Area businesses join Siuslaw School District in feeding the community

Siuslaw School District has decided to support local businesses by ordering lunch for district staff several times a week. This both keeps staff motivated as they prepare lessons for students working from home, sanitize district buildings and prepare and deliver food deliveries to district families.

Restaurants donate food to schools, area food shares

March 20, 2020 — As restaurants close or limit service in the Siuslaw region, partnerships are being formed between the Siuslaw School District, local food shares and shuttered restaurants to ensure the community stays fed during shutdowns caused by the spread of the novel coronavirus disease COVID-19.

“1285 Restobar made a large donation of food supplies to help the district feed students and the community during our distribution runs,” said Siuslaw School District Superintendent Andrew Grzeskowiak. “The word is getting out and other restaurants are looking to see what they can donate.”

The donation comes after Oregon Gov. Kate Brown ordered all restaurants to close dine-in services, allowing only takeout and delivery.

Restobar decided that it would be better for them to close this week, which left behind hundreds of pounds of food that was in danger of going to waste.

“We had all this extra produce that we didn’t want to go to waste,” said Restobar co-owner Kurt Hargens. “We heard about the school district and how they’re trying to feed all the kids for breakfast and lunch, so we thought that donating the food to the school would be ideal.”

Hargens also made sure that his laid-off employees received portions of food as well.

As far as closing the restaurant, Hargens said, “It’s hard to get your head wrapped around it. We don’t know if this is for four weeks or eight weeks. I’m sick to my stomach for my employees, more than anything. It’s tough. They live paycheck to paycheck. So we’re trying to do everything we can for them, getting them set up with unemployment insurance.”

As far as collecting insurance for 1285 Restobar, it’s unclear whether or not Hargens will receive payments. As reported in The Oregonian on March 18, many insurance carriers exclude pandemics and viral infections from coverage.

“We’re trying to talk to our insurance company about covering the closing, but they’re not even sure if it’s possible,” Hargens said. “We’re just treading water right now.”

Siuslaw School District was thankful for the restaurant’s donation.

“Very much thank Kurt and Restobar. We’re extremely appreciative of what they did,” said Siuslaw School Board President Guy Rosinbaum. “I would encourage any restaurant that’s thinking of closing to bring [food] by the school or our local food shares, as they have had a bit of a run and they’re really low on food, too.”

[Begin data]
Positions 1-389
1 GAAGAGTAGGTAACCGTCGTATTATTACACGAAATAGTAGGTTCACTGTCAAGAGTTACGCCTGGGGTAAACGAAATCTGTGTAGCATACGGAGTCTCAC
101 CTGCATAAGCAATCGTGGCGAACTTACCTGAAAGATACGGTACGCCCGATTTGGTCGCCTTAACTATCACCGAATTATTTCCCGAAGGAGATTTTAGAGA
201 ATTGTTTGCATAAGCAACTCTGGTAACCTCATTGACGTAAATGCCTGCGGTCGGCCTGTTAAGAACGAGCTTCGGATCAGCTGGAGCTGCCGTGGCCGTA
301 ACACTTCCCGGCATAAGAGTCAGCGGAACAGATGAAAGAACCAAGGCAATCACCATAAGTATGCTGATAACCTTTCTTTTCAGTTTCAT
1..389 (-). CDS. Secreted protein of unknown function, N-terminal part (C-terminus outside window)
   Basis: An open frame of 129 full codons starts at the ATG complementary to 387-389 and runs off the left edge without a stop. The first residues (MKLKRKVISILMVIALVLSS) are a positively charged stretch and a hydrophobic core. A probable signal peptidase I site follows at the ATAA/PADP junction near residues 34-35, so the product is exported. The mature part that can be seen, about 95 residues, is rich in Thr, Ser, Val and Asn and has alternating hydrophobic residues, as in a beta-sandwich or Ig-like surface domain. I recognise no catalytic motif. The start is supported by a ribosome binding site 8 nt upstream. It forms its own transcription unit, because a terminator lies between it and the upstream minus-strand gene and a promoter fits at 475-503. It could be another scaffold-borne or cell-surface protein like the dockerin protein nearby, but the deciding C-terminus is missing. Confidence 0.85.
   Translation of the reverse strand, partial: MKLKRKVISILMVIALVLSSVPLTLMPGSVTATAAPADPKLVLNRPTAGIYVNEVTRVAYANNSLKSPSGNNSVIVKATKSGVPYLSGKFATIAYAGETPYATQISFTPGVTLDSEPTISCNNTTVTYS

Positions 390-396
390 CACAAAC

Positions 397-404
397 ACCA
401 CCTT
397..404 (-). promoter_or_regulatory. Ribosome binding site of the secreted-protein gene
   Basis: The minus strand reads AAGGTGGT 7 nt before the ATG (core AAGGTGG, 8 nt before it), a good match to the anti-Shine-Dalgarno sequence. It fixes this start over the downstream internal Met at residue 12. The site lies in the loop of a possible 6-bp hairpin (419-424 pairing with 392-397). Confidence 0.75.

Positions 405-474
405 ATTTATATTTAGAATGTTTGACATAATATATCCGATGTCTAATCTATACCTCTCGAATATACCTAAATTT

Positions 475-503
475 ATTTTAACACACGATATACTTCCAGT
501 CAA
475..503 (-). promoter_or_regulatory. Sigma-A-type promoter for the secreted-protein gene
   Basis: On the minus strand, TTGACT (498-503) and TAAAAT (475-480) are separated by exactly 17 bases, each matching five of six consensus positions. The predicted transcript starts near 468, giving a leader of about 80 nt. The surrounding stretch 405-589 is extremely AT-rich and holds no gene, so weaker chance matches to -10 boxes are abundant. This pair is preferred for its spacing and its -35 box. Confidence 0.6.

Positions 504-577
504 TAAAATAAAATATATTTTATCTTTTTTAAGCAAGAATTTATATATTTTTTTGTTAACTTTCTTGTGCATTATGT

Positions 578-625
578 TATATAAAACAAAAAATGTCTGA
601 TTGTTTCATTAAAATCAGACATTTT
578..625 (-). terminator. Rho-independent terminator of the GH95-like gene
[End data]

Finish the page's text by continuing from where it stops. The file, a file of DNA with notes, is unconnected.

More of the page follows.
Florence Food Share experienced an increase of clients since the outbreak of COVID-19, and as a result, the “food pantry needs more food than ever,” the organization said in a press release. “Florence Food Share would appreciate any donations the public can provide.”

Needed items included canned meat, canned soup, canned vegetables, macaroni and cheese, peanut butter, flour, oats, potatoes, onions milk and eggs.

Mapleton Food Share is also seeking donations with a nearly identical list of supplies, adding canned fruit to the list.

As the district is receiving help from restaurants that have closed, they are attempting to help those restaurants that are trying to stay open.

“To take pressure off of our food service staff and try to help local businesses, the district will be buying takeout meals from local restaurants to feed staff and volunteers assisting on days we do food distribution,” Grzeskowiak said.

Once or twice a week, the district will buy lunch for its volunteers from local restaurants that have closed their doors to diners, but still deliver food or have it available for takeout. On Wednesday, Homegrown Public House came to the district with a van filled with food for the school volunteers.

“We know that these times are tight for them, and they’ve got people to pay as well,” Rosinbaum said. “This is one way that maybe we can help that a little bit and give back to those businesses in need.”

There is now a public Facebook group where restaurants and community members are posting food resources called “Florence Foods To Go!” People are posting hours and menu options, as well as indicating how they can help.

The page’s “about” section states, “This group is meant to make it easier to see all of our local restaurants and how they are dealing with the COVID-19. … Let’s all come together to support our local business and make it easier to do just that!”